Djebel Alliliga

Djebel Alliliga is a battle honour of The Parachute Regiment and took place in North Africa in February 1943, during Operation Torch. It is also known as the Battle of Mansour.

Djebel Mansour, which is adjacent to Djebel Alliliga, is a hill feature about twenty miles south-west of Pont du Fahs that overlooks the road to Tunis. The peak is approximately 2000 feet above sea level. Mansour was also known as Hill 648.

The battle was one of a series of actions mounted by the Allies to secure vital passes through the mountain range running parallel with the Axis supply line along the Tunisian coast.

The Germans occupied fortified positions on Mansour and Alliliga. The 1st Parachute Battalion and an attached company from the French Foreign Legion were tasked with attacking the German positions and securing Mansour.

The battalion’s commanding officer, Lt Col Pearson, ordered a two platoon fighting reconnaissance patrol to assess Djebel Mansour’s defences. The men arrived at the base of Mansour at 03:00 hrs on 31 January without incident. After ascending the steep incline, the patrol encountered enemy defensive positions near the top and secured 14 prisoners before withdrawing back to Allied positions under heavy fire.

The main battalion assault went in at 05:00 hrs on 3 February 1943. It is believed that an enemy patrol moved the guide tape laid out on S Company’s route to the start line and as a result it suffered heavy losses after venturing into a minefield covered by machine guns firing on fixed lines. Notwithstanding this mishap the impetus of the battalion assault never faltered and the enemy positions were overrun with fixed bayonets.

The French Foreign Legion also secured the neighbouring hill 646.

R and T Coys proceeded to overrun the enemy positions on Alliliga, while S Coy remained on Mansour. However, the Germans mounted a prompt counter attack forcing the 1st Para Bn to consolidate on Mansour.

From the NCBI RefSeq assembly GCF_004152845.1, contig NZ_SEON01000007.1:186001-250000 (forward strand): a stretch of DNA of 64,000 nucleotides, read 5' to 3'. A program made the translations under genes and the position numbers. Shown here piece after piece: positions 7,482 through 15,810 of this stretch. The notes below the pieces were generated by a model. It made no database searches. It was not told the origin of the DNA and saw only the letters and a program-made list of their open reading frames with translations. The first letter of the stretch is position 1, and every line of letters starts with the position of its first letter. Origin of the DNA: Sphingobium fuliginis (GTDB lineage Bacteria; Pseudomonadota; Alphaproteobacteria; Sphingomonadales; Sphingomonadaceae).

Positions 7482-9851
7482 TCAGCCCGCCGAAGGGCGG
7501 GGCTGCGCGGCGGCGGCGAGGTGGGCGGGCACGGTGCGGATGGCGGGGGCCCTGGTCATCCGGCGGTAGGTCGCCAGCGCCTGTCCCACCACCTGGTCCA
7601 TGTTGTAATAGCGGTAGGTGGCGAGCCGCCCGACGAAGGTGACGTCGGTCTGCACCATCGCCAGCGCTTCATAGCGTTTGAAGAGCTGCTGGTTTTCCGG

The 3rd Bn Grenadier Guards mounted an unsuccessful attack to re-take Alliliga on 4 February and in addition a German counter attack on Hill 646 dislodged the French Foreign Legion.

As a result the Germans were able to bring relentless artillery and heavy machine gun fire to bear on the British Paras dug into Mansour inflicting further casualties on the beleagured battalion. To make matters worse they were also subjected to Stuka dive bomber attacks.

The Germans mounted a further counter attack against the 1st Para Bn on the morning of 5 February. By 10.00 hrs S Coy was completely out of ammunition with R and T Coys down to one hundred rounds each.

The position was untenable with no re-supply, no effective artillery support, and no air cover. Lt Col Pearson was granted permission to withdraw. What remained of the battalion retired down the mountain paths under a constant barrage of shell and small arms fire, worn out and ravenously hungry.

The battalion paid a high price for the battle with around 45 killed and 130 wounded.

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